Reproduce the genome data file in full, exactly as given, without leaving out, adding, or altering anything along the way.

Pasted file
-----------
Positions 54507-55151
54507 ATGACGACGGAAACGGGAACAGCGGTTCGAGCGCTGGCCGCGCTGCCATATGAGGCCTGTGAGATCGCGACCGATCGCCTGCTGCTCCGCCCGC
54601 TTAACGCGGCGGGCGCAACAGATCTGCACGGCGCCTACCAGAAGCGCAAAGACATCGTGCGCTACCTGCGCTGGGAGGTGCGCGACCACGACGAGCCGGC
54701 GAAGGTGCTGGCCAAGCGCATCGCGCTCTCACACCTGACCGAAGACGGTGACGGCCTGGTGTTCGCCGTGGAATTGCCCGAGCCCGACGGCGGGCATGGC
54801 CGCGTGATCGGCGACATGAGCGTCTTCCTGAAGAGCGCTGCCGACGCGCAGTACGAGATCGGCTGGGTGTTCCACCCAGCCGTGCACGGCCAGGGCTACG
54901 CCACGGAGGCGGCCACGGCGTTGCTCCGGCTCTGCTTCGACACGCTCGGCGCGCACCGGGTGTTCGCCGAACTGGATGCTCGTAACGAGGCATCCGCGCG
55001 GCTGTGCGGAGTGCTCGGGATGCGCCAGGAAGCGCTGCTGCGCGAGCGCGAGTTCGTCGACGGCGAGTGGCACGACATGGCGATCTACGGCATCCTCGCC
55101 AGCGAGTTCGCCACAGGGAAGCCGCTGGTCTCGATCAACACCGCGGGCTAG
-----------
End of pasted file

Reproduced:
Positions 54507-55151
54507 ATGACGACGGAAACGGGAACAGCGGTTCGAGCGCTGGCCGCGCTGCCATATGAGGCCTGTGAGATCGCGACCGATCGCCTGCTGCTCCGCCCGC
54601 TTAACGCGGCGGGCGCAACAGATCTGCACGGCGCCTACCAGAAGCGCAAAGACATCGTGCGCTACCTGCGCTGGGAGGTGCGCGACCACGACGAGCCGGC
54701 GAAGGTGCTGGCCAAGCGCATCGCGCTCTCACACCTGACCGAAGACGGTGACGGCCTGGTGTTCGCCGTGGAATTGCCCGAGCCCGACGGCGGGCATGGC
54801 CGCGTGATCGGCGACATGAGCGTCTTCCTGAAGAGCGCTGCCGACGCGCAGTACGAGATCGGCTGGGTGTTCCACCCAGCCGTGCACGGCCAGGGCTACG
54901 CCACGGAGGCGGCCACGGCGTTGCTCCGGCTCTGCTTCGACACGCTCGGCGCGCACCGGGTGTTCGCCGAACTGGATGCTCGTAACGAGGCATCCGCGCG
55001 GCTGTGCGGAGTGCTCGGGATGCGCCAGGAAGCGCTGCTGCGCGAGCGCGAGTTCGTCGACGGCGAGTGGCACGACATGGCGATCTACGGCATCCTCGCC
55101 AGCGAGTTCGCCACAGGGAAGCCGCTGGTCTCGATCAACACCGCGGGCTAG